Gordon does an exquisite job here, proving he's still got it after a few years out of the spotlight. Gordon treats this like a labor of love. The crashing thunder, rapidly degrading architecture and mythical horrors are classic examples of what has made the Gordon/Yuzna team one of the most amazing team-ups in horror around.

The gore of their previous collaborations is also apparent. Gordon gets to exploit many ideas that previous budget constraints didn't allow him to pursue. The folks at Yuzna's Fantastic Factory seem to be pushing things to the next level a bit when it comes to unique and memorable creations. The "tits and ass monster" from FAUST, for instance, is permanently ingrained on my brain.

It should be noted, unlike RE-ANIMATOR or FROM BEYOND, there is virtually no humor in DAGON. This is straight horror with real scares and shocking violence with no sign of satire in sight.

The international cast does a fine job. In his film debut, Godden has the dubious honor of being in every scene. His Paul looks more and more like a young Jeffrey Combs as the film wears on. Like a new version of the Volkswagen Bug, he is doomed to be compared to the earlier model. Of course, this is not helped by the fact that he sports a Miskatonic University sweater throughout the film. Still, Godden is very easy to root for, although the film's only major fault comes with his character. Long after he finds out what is at stake, he occasionally tries to bargain with the Dagonites, bribing them with money or making wise-cracks about his cell phone. This comes completely out of left field. Not only is it tiresome, it is inconsistent with a character who has shown apprehension regarding his newfound wealth.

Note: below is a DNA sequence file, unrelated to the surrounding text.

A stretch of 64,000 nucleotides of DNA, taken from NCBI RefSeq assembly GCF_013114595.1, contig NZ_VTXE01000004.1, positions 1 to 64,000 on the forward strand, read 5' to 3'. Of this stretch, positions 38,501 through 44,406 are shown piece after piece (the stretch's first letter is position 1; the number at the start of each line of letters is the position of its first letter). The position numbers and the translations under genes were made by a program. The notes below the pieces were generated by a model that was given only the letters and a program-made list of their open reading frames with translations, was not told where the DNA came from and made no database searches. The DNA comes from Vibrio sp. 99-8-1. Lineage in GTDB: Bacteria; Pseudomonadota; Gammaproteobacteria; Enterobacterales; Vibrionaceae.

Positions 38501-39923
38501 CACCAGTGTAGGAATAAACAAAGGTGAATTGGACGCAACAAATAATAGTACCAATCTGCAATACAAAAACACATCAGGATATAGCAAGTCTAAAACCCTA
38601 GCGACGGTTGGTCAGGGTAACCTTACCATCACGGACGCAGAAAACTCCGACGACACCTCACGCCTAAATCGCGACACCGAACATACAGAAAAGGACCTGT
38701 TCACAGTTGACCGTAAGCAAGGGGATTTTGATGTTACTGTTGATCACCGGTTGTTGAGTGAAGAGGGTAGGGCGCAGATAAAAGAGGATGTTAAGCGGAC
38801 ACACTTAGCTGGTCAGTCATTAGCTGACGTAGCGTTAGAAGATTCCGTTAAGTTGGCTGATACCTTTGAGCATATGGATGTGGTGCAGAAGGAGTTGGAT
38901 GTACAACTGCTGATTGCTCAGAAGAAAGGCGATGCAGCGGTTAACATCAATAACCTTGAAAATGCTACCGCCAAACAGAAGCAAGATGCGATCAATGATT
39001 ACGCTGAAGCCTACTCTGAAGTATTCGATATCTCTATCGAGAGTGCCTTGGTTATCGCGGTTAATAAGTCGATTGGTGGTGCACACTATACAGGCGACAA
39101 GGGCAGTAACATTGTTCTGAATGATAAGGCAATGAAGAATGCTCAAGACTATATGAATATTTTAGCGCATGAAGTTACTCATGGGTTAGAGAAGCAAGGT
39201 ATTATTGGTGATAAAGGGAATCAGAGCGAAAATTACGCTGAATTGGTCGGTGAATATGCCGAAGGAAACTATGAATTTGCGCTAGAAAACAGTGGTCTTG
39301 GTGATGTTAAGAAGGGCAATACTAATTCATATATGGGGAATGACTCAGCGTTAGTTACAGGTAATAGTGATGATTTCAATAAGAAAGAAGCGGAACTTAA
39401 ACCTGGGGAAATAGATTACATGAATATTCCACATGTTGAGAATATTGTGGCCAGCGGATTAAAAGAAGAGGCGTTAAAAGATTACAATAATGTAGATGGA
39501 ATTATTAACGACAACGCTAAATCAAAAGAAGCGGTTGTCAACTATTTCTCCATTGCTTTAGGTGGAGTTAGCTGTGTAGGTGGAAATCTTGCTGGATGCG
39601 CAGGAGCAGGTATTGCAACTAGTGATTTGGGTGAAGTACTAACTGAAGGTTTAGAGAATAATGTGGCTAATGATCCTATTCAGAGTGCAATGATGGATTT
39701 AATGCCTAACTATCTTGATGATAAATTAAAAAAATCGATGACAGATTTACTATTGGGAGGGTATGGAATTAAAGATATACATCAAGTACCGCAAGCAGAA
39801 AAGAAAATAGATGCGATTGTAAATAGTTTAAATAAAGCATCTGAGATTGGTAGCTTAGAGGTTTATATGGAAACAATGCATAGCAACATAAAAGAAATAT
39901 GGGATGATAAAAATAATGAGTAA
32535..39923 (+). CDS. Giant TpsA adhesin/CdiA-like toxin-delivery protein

There are little snippets here and there that made me do a double-take, because they were inconsistent with the quality work in the rest of the film. After some incredible and thought-provoking exchanges between characters, a bomb that the Bad Dialogue Police failed to defuse will go off. Regarding an ancient fertility rite, the hero yells "Fuck Dagon!" to which the priestess responds "Yes!" Please.

Mero�o is very sympathetic and manages to propel the character beyond the typical Dagon-bait you would expect. She also happens to be an absolutely stunning beauty.

Veteran actor Rabal, who passed away soon after his work here, is excellent. He uses just the right amount of emotion in his part, conveying a definite sense that this is a man who has suffered in the shadow of Imbocca's shameful legacy all his life. Cruel as this sounds, there are a few instances in the back story where it is hard to understand his very thick accent, but for the most part he remains the film's most interesting character.

Although DAGON has a few flaws, they are easy to forgive and forget. This is mainly because the film moves at much a perfectly brisk pace that nothing really seems rushed or padded for time. Stuart Gordon and Brian Yuzna have once again provided an original and terrifying little horror film, filled with terrifying set pieces and beautiful imagery.

Reviewed by Scott W. Davis